The last theory I observed was the Cognitive Theory, the proposal that thought procedures are influential weights on an individual’s attitude. As the birds were perched on the fence in the back yard another young child around the age of three was staring intensely, not sure exactly what it was she was looking at. With the aid of the care giver using assimilation and reassuring her that is was a bird, the child was building “schemas” in her head so that equilibrium can occur. As the bird left and came back shortly the child was ecstatic and repeating, “Bird!” An aspect of the cognitive theory is the child’s process of learning something new and mastering a new skill with the help of assimilation. Each child throughout their development can be a part of any one of these theories; observing children truly shows how much can be observed and learned in such little time.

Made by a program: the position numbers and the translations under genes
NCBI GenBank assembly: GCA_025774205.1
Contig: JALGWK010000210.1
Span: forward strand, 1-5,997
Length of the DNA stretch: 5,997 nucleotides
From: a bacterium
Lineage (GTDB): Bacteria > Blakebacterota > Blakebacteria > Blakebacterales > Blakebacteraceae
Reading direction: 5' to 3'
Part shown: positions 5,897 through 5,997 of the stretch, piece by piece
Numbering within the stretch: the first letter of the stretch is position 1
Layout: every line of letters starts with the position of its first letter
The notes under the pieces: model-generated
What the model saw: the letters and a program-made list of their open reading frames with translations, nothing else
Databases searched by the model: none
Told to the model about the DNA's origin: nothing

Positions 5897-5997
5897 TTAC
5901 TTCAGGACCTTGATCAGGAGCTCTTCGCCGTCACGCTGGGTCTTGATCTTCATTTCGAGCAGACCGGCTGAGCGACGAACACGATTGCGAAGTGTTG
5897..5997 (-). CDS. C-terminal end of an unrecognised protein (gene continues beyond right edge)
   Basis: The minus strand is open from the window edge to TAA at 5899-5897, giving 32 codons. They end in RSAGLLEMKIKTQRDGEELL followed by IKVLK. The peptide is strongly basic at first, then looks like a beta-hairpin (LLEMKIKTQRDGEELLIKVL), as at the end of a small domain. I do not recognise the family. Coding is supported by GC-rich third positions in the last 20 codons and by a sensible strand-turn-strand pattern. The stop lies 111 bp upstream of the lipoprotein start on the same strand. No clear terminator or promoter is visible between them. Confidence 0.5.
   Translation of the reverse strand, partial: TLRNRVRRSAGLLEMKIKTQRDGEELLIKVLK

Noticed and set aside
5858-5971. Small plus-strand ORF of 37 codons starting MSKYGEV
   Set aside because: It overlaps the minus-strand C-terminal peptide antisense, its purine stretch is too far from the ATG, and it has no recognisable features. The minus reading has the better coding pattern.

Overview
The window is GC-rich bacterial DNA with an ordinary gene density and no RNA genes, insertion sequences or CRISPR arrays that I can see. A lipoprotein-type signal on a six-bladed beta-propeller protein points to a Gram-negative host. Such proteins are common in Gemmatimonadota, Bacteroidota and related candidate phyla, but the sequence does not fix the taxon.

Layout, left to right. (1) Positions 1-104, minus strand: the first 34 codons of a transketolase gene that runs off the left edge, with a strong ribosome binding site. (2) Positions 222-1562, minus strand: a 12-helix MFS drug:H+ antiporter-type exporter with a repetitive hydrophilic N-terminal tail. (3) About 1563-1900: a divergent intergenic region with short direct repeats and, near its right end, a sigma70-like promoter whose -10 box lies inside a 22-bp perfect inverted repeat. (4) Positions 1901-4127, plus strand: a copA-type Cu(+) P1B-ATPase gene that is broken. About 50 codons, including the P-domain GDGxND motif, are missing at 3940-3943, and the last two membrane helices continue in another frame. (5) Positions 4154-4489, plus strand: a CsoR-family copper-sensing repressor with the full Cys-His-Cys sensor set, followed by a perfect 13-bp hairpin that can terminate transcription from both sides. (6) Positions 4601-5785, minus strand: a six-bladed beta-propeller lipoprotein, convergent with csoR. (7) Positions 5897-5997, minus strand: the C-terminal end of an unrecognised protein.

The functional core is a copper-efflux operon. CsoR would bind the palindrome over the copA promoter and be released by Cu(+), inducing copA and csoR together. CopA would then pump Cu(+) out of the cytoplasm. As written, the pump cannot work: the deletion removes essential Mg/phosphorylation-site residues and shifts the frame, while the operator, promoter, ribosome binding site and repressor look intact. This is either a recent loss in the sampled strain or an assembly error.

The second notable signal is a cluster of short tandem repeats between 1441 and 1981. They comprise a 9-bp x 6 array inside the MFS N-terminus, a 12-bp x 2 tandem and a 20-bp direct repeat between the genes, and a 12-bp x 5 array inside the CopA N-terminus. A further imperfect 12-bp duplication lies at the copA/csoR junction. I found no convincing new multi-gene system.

Due to the fact that I observed the children of Wiley Mildred Family Day Care Center during their outside time I was able to observe multiple developmental appropriate activities for the reason that playtime is when the children apply their developing skills the most. The children engrossed themselves in various developing activities, some dealt with their fine motor skills, some involved their gross motor skills, and other activities dealt with coordination and cognitive development. The gross motor skills required activities were the easiest to observe and document such as; using the teeter-totter, going down the slide, racing, climbing up the play structures, playing basketball, spinning each other on the merry-go-round, and riding the tricycle. Activities relating to gross motor skills were the largest to be observed mainly because during active play children engage themselves in more vigorous doings, which generally deals with larger, whole-body muscle engagement rather than minor muscle utilization.